Saturday, September 9, 2017

Committed

If you are following along, I probably do not need to tell you that our situation here improved significantly overnight. We were up early this morning expecting to shove off, but the 0500 track forecast moved the cone of probability completely out of South Carolina and even out of Savannah. Surge forecast is now below five feet, and wind speed forecast for Charleston harbor is below 55mph.


Nine lines on 18 different cleats.

After downing our first cup of coffee, we made the decision that we were better off remaining tied to the dock. Louise-the-boatswain added several more lines; we now have nine lines on nine different dock cleats and nine different boat cleats. (The possibility of one or more cleats letting go is very real, so tying two lines to the same cleat does not provide as much redundancy.) Now that it's past mid-day, we are committed to our decision.


Taping the covers on the instruments. Water getting into the instruments is worse than losing a cover.

Today's goal is to reduce windage and secure everything. I took down the flybridge windscreens, lowered the SSB antennas and removed their top sections, removed the plotters from the tender and the flybridge, and taped up the flybridge instruments. We took the bicycles off the deck and stowed them with the marina's golf carts on the floating dock.


Tender and scooters strapped down with extra lines. If you zoom in you can see the plotter has been removed from the dinghy.

By the end of the day all the outside furniture will be inside, and all outside lockers will be taped closed. I put extra lines over the tender and scooters to secure them to the deck. The big question for us was whether or not to remove the canvas over the flybridge.


Windscreens removed. The naked supports make it look like we just have invisible ones.

You may recall me saying, after having the repaired canvas re-installed, that it would not likely survive another removal and re-installation. If Vector was going to see hurricane-force winds, we'd remove it regardless, because of the stress it would place on the frame and the additional windage for the boat as a whole. That's not a concern with the current forecast. We decided to take our chances leaving it in place; I threw a line over the top and cinched it down to minimize the flapping and the stress on the center seam.


Hoping these extra lines holding the top down will do more good than harm.

Today we were able to turn off the air conditioners for the first time since arriving in Charleston two months ago, and we have all the windows open. Sometime tomorrow we will close the windows, and tape over the seams in the sliders.


Plotter removed and cables covered and secured. The canvas is back over the instruments, edges taped down.

Last night we went into town for a final evening ashore. With the scooters stowed and the car in a garage, we availed ourselves of the marina's courtesy shuttle. Due to the early closure, the last ride out was at 5pm, and so we had them drop us at Fleet Landing for a beer.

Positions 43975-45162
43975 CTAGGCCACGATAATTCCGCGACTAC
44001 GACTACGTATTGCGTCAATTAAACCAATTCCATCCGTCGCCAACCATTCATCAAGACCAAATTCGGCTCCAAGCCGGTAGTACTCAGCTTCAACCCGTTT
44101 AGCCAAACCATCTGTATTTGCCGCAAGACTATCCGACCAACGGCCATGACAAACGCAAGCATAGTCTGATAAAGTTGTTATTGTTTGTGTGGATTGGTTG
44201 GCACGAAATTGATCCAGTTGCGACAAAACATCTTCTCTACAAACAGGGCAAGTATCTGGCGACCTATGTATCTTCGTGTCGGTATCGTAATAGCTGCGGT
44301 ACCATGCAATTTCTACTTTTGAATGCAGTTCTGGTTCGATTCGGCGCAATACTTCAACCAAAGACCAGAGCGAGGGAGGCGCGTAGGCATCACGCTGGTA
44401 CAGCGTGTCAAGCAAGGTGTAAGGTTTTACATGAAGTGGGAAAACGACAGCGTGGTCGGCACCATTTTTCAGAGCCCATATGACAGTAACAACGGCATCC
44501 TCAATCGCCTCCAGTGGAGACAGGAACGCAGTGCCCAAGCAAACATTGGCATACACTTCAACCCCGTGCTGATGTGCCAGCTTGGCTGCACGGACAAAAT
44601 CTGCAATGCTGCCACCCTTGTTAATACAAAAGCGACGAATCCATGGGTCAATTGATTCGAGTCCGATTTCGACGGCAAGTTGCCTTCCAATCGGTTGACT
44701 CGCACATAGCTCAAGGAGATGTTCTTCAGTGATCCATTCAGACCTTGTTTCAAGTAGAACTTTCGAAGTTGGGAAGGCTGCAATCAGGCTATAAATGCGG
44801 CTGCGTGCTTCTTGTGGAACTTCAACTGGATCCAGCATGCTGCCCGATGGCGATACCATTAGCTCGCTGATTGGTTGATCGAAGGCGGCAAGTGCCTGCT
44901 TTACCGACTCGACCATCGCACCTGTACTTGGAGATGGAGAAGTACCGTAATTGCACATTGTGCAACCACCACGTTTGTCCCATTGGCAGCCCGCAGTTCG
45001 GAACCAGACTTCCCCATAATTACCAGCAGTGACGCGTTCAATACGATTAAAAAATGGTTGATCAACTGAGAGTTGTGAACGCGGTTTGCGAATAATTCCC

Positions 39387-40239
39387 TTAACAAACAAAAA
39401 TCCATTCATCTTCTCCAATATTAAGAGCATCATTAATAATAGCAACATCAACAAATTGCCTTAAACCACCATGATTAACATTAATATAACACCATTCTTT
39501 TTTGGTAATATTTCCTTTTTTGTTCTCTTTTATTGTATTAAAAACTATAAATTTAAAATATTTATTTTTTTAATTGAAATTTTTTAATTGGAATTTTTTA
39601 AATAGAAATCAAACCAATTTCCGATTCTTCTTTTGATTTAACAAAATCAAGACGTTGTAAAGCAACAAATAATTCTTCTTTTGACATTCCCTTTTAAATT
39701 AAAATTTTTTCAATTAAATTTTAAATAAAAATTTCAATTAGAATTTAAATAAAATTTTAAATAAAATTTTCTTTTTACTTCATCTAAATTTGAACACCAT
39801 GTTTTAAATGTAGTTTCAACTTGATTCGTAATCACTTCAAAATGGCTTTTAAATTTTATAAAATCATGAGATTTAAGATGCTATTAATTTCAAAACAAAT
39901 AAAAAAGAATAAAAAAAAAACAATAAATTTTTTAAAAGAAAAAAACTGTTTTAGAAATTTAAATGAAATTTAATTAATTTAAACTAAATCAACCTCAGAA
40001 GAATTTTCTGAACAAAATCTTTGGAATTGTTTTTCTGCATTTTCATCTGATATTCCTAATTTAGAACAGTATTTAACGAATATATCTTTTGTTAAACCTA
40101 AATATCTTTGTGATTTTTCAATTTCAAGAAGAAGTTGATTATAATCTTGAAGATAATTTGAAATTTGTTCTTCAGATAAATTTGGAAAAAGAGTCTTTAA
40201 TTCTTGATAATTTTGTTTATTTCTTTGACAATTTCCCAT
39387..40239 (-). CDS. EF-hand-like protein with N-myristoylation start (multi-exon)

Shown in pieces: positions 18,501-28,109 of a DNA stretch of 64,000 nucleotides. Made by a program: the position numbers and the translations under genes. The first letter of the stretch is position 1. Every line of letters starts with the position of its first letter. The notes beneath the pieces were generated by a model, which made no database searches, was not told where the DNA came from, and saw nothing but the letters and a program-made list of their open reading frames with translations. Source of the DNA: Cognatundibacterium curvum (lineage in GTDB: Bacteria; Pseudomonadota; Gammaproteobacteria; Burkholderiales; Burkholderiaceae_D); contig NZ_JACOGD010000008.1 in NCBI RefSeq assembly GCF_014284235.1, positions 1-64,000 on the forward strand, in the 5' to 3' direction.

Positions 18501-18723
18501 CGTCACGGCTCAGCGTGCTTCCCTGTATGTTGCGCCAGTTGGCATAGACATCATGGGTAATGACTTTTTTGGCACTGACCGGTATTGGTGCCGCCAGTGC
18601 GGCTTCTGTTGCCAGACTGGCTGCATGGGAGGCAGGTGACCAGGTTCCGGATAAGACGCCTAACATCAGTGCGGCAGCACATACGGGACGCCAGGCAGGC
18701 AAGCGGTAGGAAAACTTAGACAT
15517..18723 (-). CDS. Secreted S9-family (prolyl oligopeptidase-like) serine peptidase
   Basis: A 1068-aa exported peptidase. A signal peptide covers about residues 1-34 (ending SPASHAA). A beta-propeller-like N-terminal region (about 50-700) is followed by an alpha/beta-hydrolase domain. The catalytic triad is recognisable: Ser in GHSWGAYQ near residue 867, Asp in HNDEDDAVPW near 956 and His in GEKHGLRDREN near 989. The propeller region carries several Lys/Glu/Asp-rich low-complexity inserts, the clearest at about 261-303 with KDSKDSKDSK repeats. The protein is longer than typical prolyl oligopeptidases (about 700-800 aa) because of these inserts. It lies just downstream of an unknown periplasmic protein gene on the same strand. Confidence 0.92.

Fleet Landing is right next to the cruise pier, and we were both surprised to see passengers disembarking from Carnival Ecstasy after 5pm. Anyone who's seen a cruise operation knows that the passengers are hustled off the ship in the morning so that cabins can be serviced and the next round of passengers can board in the afternoon. It finally occurred to us that Carnival had canceled the following cruise, scheduled to depart for the Bahamas, and thus were highly incented to let the last batch of passengers stay aboard all day and keep buying $5 cocktails in souvenir glasses.


Odd to see passengers disembarking, suitcases in tow, so late in the day.

We walked over to Pearlz Oyster Bar for dinner, then walked across town to King Street. For a Friday evening, the city was empty. About one business in fifteen had already boarded and sandbagged for the storm; I suspect today more will do the same.


This building, under renovation, got ahead of the game with sandbags.

We are more or less confined to the boat now until the storm is past, sometime Tuesday morning. We'll walk over to Salty Mikes bar right here on the property for a beer later before coming back home for dinner. I expect most businesses to close tomorrow sometime. It's unclear whether or not the marina will lose power; we'll be switching to internal supplies tomorrow night.


Using the men's room last night was a challenge.

In anticipation of being upriver today, yesterday I activated our pre-paid Verizon hotspot so we could keep the cameras on-line. We'll be using that when the marina's Internet inevitably quits working. I expect to be able to post regular updates throughout the storm on our Twitter feed.

Now we wait. And grieve for Florida.


3 comments:

  1. Been interesting following your ever changing Irma plans. Fortunately, for you the hurricane has taken a westerly route. Chris and the Y-Not have not been as fortunate. Glad all of you put your safety first in your decisions.

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  2. I am so glad things are looking better

    Walt

    ReplyDelete
  3. Don't let your guard down!

    Pat

    ReplyDelete

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